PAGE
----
New Delhi: At their first ever virtual summit, India and Australia on Thursday signed an important deal for reciprocal access to each other’s military bases for logistical support. The countries upgraded their relations to a ‘Comprehensive Strategic Partnership’.
Australian prime minister Scott Morrison was supposed to have visited India earlier this year, but his visit was postponed due to devastating wild fires in the country. Then, the coronavirus pandemic led to countries shutting down borders, which made any physical meeting between the leaders unfeasible for the next couple of months.
The virtual summit began with the two prime ministers reading out their statements. This was telecast live. Morrison said he had cooked samosas last weekend – something he had also tweeted on – and said he hoped to have Gujarati khichdi when he finally visits India in person.
After the opening remarks, the meeting went off camera and the delegations began their discussions.
At the conclusion, the two sides announced that seven agreements had been signed, including the long-awaited Mutual Logistics Support Agreement. Unlike in an usual summit where there is a ceremony for signing agreements, these documents had been signed, scanned and exchanged through correspondence.
The two countries also released a declaration on “‘Shared Vision for Maritime Cooperation in the Indo-Pacific” that advocated for a “rules-based maritime order that is based on respect for sovereignty and international law, particularly the United Nations Convention on the Law”.
The two leaders sat for their virtual meeting when both their respective countries are in a testy patch with China.
China has been railing against Australia for the latter having pushed for an international investigation into the source and initial handling of the coronavirus pandemic, while Indian and Chinese soldiers are engaged in a stand-off in multiple points in eastern Ladakh.
However, while China’s shadow loomed over the summit, current troubles were not discussed by the two leaders.
“There was no discussion on China in the virtual summit between India and Australia,” said MEA secretary (east) Vijay Thakur Singh during an online media briefing on Thursday evening.
There was also no discussion on “specific exercises,” she stated in answer to a query on whether the possibility of Australia being invited to the Malabar naval exercises were discussed.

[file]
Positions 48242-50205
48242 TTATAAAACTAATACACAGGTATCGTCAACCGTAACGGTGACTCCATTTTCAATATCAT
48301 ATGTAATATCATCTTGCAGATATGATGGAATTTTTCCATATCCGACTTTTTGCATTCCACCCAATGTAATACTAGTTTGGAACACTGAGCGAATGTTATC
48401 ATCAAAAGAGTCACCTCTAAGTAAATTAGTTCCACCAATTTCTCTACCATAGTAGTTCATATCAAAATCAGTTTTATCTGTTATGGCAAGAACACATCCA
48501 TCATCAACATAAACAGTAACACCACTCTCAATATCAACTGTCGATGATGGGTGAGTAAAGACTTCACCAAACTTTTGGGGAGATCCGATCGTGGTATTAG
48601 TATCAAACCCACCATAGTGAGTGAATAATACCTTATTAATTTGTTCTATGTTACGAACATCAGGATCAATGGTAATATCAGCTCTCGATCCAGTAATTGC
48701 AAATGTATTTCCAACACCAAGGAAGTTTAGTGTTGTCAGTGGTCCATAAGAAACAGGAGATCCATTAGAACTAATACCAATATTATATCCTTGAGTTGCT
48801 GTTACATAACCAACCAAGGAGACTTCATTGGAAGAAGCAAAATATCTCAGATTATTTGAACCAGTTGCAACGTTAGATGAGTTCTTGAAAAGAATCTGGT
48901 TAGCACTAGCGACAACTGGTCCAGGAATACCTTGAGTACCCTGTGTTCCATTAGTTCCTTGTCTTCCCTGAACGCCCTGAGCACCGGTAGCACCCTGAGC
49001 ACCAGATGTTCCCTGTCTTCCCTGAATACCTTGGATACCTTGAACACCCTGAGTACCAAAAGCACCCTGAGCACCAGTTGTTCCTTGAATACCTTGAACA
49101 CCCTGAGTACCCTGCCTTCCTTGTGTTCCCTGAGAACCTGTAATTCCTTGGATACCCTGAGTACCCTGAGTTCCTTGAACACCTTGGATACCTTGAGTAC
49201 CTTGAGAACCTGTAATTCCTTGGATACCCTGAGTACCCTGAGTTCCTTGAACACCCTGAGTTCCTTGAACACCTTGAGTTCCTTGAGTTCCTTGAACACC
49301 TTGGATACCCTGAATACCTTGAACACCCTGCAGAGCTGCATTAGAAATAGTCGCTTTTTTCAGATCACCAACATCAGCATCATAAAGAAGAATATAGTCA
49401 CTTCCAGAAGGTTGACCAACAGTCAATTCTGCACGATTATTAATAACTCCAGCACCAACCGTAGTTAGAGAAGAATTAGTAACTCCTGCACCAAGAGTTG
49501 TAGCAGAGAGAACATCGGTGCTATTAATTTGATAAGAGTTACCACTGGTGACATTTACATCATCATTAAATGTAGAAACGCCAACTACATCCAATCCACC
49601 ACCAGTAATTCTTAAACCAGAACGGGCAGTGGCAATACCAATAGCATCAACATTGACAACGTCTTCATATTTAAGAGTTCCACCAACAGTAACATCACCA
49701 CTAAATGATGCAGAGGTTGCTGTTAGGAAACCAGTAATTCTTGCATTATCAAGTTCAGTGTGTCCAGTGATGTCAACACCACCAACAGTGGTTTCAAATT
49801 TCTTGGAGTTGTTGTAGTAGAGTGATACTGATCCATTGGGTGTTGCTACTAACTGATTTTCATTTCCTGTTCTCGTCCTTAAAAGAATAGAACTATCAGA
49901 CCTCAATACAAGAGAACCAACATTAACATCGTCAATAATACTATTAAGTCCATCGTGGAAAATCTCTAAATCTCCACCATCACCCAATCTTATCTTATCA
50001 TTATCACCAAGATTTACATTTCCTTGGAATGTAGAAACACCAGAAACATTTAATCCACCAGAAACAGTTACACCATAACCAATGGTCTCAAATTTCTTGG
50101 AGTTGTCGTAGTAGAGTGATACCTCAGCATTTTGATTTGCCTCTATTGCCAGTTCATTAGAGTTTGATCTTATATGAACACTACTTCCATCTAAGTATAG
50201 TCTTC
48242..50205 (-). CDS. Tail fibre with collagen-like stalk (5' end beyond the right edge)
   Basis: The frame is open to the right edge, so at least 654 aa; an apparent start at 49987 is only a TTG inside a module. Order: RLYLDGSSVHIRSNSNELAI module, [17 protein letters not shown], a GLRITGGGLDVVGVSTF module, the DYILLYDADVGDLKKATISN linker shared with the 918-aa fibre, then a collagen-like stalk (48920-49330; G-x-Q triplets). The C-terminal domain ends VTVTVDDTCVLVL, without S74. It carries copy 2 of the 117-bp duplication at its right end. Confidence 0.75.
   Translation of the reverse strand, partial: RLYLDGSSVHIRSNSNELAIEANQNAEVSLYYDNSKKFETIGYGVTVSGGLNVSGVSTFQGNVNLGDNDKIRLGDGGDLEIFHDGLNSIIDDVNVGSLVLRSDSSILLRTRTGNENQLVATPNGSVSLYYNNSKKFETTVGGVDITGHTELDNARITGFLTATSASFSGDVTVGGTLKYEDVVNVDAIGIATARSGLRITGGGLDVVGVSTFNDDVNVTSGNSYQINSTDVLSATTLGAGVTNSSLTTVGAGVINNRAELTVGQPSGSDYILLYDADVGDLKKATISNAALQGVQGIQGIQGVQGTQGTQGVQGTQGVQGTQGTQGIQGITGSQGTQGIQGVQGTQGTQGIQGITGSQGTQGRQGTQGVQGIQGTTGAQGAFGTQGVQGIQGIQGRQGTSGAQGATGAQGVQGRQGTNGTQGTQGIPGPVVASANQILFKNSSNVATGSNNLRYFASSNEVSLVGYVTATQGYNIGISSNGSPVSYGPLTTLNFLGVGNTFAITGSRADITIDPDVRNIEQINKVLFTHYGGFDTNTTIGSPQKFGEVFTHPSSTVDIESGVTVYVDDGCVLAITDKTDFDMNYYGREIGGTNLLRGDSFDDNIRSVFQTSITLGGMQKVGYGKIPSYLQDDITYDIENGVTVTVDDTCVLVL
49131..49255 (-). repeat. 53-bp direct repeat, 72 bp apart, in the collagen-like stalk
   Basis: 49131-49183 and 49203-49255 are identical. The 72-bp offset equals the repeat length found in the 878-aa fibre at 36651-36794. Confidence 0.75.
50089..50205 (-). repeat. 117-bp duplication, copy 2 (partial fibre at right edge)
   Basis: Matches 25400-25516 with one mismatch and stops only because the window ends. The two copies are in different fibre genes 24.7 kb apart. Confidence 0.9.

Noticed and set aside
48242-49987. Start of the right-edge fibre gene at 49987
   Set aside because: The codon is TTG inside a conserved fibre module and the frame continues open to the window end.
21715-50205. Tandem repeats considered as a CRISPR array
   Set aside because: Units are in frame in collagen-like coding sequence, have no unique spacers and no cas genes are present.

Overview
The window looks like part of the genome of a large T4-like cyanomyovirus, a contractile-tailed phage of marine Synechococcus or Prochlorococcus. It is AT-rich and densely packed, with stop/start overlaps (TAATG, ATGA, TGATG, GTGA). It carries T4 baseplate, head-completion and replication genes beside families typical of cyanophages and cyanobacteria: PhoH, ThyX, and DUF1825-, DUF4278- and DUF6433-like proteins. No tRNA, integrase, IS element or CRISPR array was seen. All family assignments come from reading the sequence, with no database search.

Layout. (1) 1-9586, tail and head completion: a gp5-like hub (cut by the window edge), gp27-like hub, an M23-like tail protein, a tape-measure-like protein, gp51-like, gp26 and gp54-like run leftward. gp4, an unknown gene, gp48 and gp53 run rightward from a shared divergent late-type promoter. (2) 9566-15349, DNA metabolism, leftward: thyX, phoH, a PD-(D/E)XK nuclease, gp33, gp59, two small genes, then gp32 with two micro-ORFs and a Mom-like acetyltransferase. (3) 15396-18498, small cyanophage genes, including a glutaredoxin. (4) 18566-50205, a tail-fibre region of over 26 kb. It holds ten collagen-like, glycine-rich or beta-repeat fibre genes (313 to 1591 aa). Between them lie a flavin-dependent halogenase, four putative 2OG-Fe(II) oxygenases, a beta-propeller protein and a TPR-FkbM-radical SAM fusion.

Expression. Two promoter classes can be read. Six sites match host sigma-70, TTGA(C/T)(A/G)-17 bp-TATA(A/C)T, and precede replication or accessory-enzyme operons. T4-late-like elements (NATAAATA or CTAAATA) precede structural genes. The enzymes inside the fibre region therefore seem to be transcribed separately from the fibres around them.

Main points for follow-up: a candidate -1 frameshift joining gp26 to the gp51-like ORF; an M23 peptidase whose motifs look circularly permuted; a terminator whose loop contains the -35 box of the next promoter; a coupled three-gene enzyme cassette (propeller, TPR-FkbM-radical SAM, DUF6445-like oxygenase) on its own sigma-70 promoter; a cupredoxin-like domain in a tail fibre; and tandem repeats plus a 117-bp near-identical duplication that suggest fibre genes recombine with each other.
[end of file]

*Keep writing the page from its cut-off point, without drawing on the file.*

While India is still wary of inviting Australia to the Malabar exercise, the signing of the MLSA marked a closer defence relationship. “We have an MoU on defence cooperation. The LLSA is under that agreement. Under MLSA, we will be extending support to each other in combined exercises, training, humanitarian and disaster relief operations…So, military bases can be used reciprocally under these conditions,” said Singh.
Besides, in line with the elevated branding of the relationship, the countries also upgraded the two-plus-two dialogues of foreign and defence ministers to the ministerial level.
The discussions at the summit ranged around the ongoing coronavirus pandemic, reforms to the World Trade Organisation, challenges in the Indo-Pacific and combating the threat of terrorism.
Reiterating the centrality of the ASEAN when it comes to strong regional architecture, “both countries agreed to continue to work with the East Asia Summit (EAS) and other ASEAN-led institutions; the ASEAN Defence Ministers’ Meeting (ADMM Plus), Indian Ocean Naval Symposium (IONS) and Indian Ocean Rim Association (IORA) to realise our long-term objectives for the region”.
The QUAD figured in the talks, with the two leaders reaffirming their commitment to the ongoing consultations which were upgraded to ministerial level in September 2019.
With China increasing its footprint in the region, the countries agreed to “exchange views on their respective approaches to the South Pacific region under Australia’s Pacific Step Up and India’s Forum for India-Pacific Islands Cooperation (FIPIC), with a view to cooperate in the region”.
The joint statement stated that the two sides have decided to restart talks on a Comprehensive Economic Cooperation Agreement (CECA). There was also discussion on “discussed the issue of taxation of offshore income of Indian firms through the use of the India-Australia Double Taxation Avoidance Agreement (DTAA) and sought early resolution of the issue”.
In answer to a query, Singh said that there was no talk of the Regional Comprehensive Economic Partnership (RCEP) in the bilateral discussions. India had walked out of the talks of RCEP in November last year for the region-wide economic pact, that including Australia.